Instead of squabbling let’s exploit our differences!
“Affirmative action an insult to black talent” so said David Bullard writing in the Sunday Times in 2007. In the article Bullard implied that Employment Equity and affirmative action are simply a numbers game to redress the sins of the past. He stated “Running a society based on the lowest common denominator ultimately produces a nation of losers. An example is team sport. If racial quotas are more important than sporting talent, is it any wonder we throw up so many losing teams?”
Isn’t it about time to wake up? We need each other! Look for example how embracing equity and transformation has benefited South African Sevens rugby. South Africa is recognised as one of the top contenders for the Sevens World Cup and some of the Black and Coloured players are recognised internationally for their abilities. Cecil Africa, Seabelo Sinatla, Cheslin Kolby, Juan De Jong, Justin Geduld and others have proved their merits and would probably make most of the teams at the tournament, if they decided to change countries! Embracing diversity brings out the best in us.
To be a winning nation, and the opportunities are there for the taking, we need to focus on the future, embrace our diversity and adopt a philosophy of abundance. There is plenty enough out there for everybody, but not if we keep squabbling about the past and not if we don’t use all our resources.
Employment equity is just that – equity. It is about leveling the playing fields. You do not do that by excluding the very people who have the knowledge and skills to get the economy going!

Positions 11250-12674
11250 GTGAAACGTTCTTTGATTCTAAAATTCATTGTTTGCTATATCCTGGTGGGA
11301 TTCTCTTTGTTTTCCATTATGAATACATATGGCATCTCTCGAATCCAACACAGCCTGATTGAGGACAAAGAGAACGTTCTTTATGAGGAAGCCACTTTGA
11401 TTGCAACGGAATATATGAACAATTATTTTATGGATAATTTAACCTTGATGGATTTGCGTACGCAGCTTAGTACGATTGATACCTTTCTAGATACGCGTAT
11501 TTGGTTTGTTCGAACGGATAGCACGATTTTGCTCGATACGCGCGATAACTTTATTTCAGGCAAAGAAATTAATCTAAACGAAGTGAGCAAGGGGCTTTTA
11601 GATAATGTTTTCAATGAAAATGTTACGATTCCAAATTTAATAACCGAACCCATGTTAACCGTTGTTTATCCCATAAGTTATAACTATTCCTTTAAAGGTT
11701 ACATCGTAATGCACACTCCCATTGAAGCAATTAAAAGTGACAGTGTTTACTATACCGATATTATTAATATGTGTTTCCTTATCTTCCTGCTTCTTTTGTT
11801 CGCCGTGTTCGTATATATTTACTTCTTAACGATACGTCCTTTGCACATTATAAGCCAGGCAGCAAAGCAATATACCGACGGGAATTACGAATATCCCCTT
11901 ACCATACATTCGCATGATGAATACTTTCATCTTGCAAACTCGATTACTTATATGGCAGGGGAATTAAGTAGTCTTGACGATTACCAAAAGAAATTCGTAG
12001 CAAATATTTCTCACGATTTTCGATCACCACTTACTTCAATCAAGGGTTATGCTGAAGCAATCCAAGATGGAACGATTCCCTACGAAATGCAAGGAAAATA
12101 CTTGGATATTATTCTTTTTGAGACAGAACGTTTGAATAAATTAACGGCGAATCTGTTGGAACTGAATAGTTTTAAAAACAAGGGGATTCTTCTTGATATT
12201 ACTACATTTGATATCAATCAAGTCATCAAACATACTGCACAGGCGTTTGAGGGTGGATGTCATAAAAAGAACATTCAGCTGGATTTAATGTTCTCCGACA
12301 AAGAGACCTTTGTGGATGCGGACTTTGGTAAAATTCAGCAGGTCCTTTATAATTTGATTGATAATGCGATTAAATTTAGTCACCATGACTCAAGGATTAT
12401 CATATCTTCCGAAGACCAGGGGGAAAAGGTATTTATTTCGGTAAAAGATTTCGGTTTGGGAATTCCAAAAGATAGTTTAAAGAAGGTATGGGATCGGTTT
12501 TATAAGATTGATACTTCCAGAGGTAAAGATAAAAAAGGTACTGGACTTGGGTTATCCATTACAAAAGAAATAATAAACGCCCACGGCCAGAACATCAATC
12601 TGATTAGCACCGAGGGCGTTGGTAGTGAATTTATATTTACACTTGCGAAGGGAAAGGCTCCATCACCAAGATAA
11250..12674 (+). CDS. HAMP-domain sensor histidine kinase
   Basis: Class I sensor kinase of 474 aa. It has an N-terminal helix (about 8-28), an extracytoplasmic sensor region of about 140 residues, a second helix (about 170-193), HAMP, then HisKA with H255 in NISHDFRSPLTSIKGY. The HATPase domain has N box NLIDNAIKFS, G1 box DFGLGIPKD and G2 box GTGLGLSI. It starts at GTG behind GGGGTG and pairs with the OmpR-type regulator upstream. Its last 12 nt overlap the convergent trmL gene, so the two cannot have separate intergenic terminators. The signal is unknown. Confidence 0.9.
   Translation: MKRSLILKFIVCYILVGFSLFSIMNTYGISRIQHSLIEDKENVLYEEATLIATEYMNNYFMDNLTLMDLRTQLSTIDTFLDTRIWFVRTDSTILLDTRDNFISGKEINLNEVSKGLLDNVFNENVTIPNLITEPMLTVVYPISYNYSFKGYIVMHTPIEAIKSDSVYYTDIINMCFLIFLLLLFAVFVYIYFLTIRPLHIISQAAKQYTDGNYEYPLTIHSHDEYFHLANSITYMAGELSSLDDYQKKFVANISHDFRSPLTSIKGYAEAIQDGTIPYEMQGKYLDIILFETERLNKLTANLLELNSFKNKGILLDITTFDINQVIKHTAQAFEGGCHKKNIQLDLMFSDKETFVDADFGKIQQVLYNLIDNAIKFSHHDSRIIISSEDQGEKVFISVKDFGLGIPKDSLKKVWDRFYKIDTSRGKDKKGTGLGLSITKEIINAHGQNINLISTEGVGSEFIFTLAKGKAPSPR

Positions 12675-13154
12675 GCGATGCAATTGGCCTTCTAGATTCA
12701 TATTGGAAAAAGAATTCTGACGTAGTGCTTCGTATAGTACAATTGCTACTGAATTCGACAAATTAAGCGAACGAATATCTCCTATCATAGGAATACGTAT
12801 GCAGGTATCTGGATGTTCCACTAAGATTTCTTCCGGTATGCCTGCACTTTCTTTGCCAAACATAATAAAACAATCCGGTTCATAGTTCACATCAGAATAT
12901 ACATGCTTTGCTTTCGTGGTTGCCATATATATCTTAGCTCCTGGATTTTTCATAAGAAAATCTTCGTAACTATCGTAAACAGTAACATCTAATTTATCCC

While affirmative action is still necessary to bring about equity, it should not place an absolute barrier to the advancement of previously advantaged groups. It should also not make it virtually impossible for ‘non-black’ school leavers and graduates to find employment. All that is doing is causing people to emigrate so that the investment in education is lost to the country.
If we are to ever break the bogey of the past we need to embark on a national programme of diversity training in our schools and places of work so that:-
- We understand that although we are different, we have common interests.
- Instead of emphasizing differences, we need to focus on those common interests.
- We learn that conflict is natural and if we manage it properly, it can bring positive changes for us all.
- We learn to speak up when something upsets us and we allow others to do the same.
- We learn to respect each others’ languages and culture.
- We learn to be sensitive to the insecurities of others and respect those things that are dear to them.
- We learn to leverage the differences in our society to our advantage.
Then we can become a winning nation!
BRUNO BRUNIQUEL & TENNYSON MAHLAMBI
Bruniquel & Associates (Pty) Ltd
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